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Syntactically-aware grep for JavaScript
JavaScript
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lib
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README.mdown
jsgrep
jspatch

README.mdown

jsgrep: a syntactically-aware grep for JavaScript

Jsgrep is program that searches for a particular JavaScript pattern using the abstract syntax tree (AST) of the program. This enables matching expressions based on their JavaScript meaning, rather than based on simple strings.

Examples

Find calls to window.setTimeout with a 0 timeout

$ jsgrep 'setTimeout(A, 0)' tests/*.js
tests/jquery.js:        setTimeout( function() {
tests/jquery.js:    setTimeout( clearFxNow, 0 );

Jsgrep uses metavariables as wildcards. Metavariables match any valid JavaScript chunk, so in this case, the first match was an entire inline function. In both cases, the second parameter to setTimeout was a literal value of 0.

Find value defaulting

$ jsgrep "A = A || B;" tests/*.js
tests/jquery.js:            args = args || [];
tests/jquery.js:    dataType = dataType || options.dataTypes[ 0 ];

When the pattern references the same metavariable multiple times, jsgrep ensures that the value of the metavariable is the same throughout the match.

Find the names of all invoked events

$ ./jsgrep -p B "A.fire(B, ...)" tests/*.js
tests/connect.js: 'auth.logout'
tests/connect.js: 'auth.login'

The ... operator matches 0 or more expressions in function calls and array initializers. This example also uses the -p flag to print only a particular matched variable.

Find classes that have a 'path' property

$ jsgrep -p C "JX.install(C, { properties: { path: X } })" tests/*.js
tests/javelin.js: 'Event'
tests/javelin.js: 'URI'

Jsgrep allows you to search object initializations partially, which enables easily drilling into the structure of JavaScript classes.

jspatch

Jsgrep allows you to identify source code that resembles a certain pattern. Jspatch is a tool to take that information and programmatically modify the original source code.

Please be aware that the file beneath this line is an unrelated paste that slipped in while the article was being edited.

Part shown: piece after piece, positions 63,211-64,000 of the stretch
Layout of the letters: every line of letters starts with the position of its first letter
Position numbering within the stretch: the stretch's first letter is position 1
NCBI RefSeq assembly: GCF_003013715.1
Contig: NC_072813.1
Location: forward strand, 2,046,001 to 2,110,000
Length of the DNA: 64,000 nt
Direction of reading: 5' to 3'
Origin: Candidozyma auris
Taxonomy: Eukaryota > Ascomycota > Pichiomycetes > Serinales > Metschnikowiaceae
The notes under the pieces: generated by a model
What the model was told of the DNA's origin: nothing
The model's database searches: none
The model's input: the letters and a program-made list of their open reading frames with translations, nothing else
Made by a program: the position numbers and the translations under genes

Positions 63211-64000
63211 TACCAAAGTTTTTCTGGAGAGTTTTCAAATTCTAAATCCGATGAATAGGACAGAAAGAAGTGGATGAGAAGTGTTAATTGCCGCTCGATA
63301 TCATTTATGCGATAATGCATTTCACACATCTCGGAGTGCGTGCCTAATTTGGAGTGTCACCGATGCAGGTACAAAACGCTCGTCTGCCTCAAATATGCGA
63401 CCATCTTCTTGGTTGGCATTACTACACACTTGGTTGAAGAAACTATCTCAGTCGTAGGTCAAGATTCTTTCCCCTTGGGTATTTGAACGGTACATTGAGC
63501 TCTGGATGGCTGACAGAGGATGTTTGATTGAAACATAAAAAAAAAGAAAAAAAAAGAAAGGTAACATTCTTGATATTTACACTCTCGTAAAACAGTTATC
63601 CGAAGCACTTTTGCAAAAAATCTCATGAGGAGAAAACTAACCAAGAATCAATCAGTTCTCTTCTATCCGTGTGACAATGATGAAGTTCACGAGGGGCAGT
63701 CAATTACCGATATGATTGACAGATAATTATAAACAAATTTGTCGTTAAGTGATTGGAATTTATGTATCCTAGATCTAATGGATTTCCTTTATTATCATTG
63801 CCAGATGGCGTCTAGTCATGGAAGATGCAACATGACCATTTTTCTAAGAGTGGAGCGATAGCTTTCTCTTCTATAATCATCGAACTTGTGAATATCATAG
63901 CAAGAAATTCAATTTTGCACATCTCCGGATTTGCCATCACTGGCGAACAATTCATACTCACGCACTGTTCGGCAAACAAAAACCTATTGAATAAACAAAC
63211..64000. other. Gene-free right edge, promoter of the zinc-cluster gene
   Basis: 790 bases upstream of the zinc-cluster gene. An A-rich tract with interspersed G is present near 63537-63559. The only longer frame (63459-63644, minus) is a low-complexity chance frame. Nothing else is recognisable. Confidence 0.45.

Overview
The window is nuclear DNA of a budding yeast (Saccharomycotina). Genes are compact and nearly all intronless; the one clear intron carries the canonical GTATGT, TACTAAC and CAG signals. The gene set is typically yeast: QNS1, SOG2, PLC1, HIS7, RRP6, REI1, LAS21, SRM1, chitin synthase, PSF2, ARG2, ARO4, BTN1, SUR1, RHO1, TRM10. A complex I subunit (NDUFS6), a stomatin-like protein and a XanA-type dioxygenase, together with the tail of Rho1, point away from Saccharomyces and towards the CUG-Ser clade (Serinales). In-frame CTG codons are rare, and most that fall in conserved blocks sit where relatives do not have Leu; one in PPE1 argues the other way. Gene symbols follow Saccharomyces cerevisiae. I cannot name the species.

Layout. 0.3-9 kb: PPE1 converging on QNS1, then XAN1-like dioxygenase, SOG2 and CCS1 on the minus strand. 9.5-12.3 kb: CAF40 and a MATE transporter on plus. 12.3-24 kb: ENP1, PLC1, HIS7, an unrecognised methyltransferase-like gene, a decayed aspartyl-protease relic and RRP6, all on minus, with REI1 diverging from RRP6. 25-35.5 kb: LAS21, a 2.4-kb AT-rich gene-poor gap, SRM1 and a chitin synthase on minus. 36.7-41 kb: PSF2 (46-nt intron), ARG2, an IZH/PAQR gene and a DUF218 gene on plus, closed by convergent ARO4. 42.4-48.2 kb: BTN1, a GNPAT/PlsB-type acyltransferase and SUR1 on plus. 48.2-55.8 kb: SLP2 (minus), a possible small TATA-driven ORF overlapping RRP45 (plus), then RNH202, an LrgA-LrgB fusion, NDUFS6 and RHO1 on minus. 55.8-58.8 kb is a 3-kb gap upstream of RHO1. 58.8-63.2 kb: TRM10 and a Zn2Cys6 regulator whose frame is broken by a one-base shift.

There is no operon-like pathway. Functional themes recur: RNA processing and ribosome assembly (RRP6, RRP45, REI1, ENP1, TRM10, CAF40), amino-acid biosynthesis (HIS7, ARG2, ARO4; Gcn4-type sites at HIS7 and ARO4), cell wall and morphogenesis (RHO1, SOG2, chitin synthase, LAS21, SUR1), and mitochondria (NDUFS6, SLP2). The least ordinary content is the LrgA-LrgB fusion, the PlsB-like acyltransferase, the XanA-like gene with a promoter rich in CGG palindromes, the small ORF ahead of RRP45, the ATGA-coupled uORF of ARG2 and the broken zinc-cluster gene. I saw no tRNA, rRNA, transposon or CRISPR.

Replace setTimeout with window.setTimeout

$ ./jspatch -e 's/setTimeout( A, B )/window.setTimeout( A, B )/' tests/jquery.js
--- tests/jquery.js 2012-01-10 14:51:36.000000000 -0800
+++ /tmp/jspatch.jquery.js  2012-01-11 17:13:56.000000000 -0800
@@ -420,7 +420,7 @@
        if ( (wait === true && !--jQuery.readyWait) || (wait !== true && !jQuery.isReady) ) {
            // Make sure body exists, at least, in case IE gets a little overzealous (ticket #5443).
            if ( !document.body ) {
-               return setTimeout( jQuery.ready, 1 );
+               return window.setTimeout( jQuery.ready, 1 );
            }

            // Remember that the DOM is ready
@@ -1987,7 +1987,7 @@
        ( src === "mark" || !jQuery._data(elem, markDataKey) ) ) {
        // Give room for hard-coded callbacks to fire first
        // and eventually mark/queue something else on the element
-       setTimeout( function() {
+       window.setTimeout( function() {
            if ( !jQuery._data( elem, queueDataKey ) &&
                !jQuery._data( elem, markDataKey ) ) {
                jQuery.removeData( elem, deferDataKey, true );

Sed mode allows you to quickly perform simple substitutions on the source code.

TODO

  • Consider a metavar that matches but doesn't save, to prevent ambiguities.
  • Consider support for --where/--eval and/or not-patterns
  • Support for most statements in patterns
  • Formally testing the pattern matchers

jspatch:

  • Make the substitution work at the tokenizer level rather than the AST level.

Contributors

Jsgrep was written by Ryan Patterson at Facebook. Inspiration for this project draws heavily from pfff, a source code analyzer written at Facebook.

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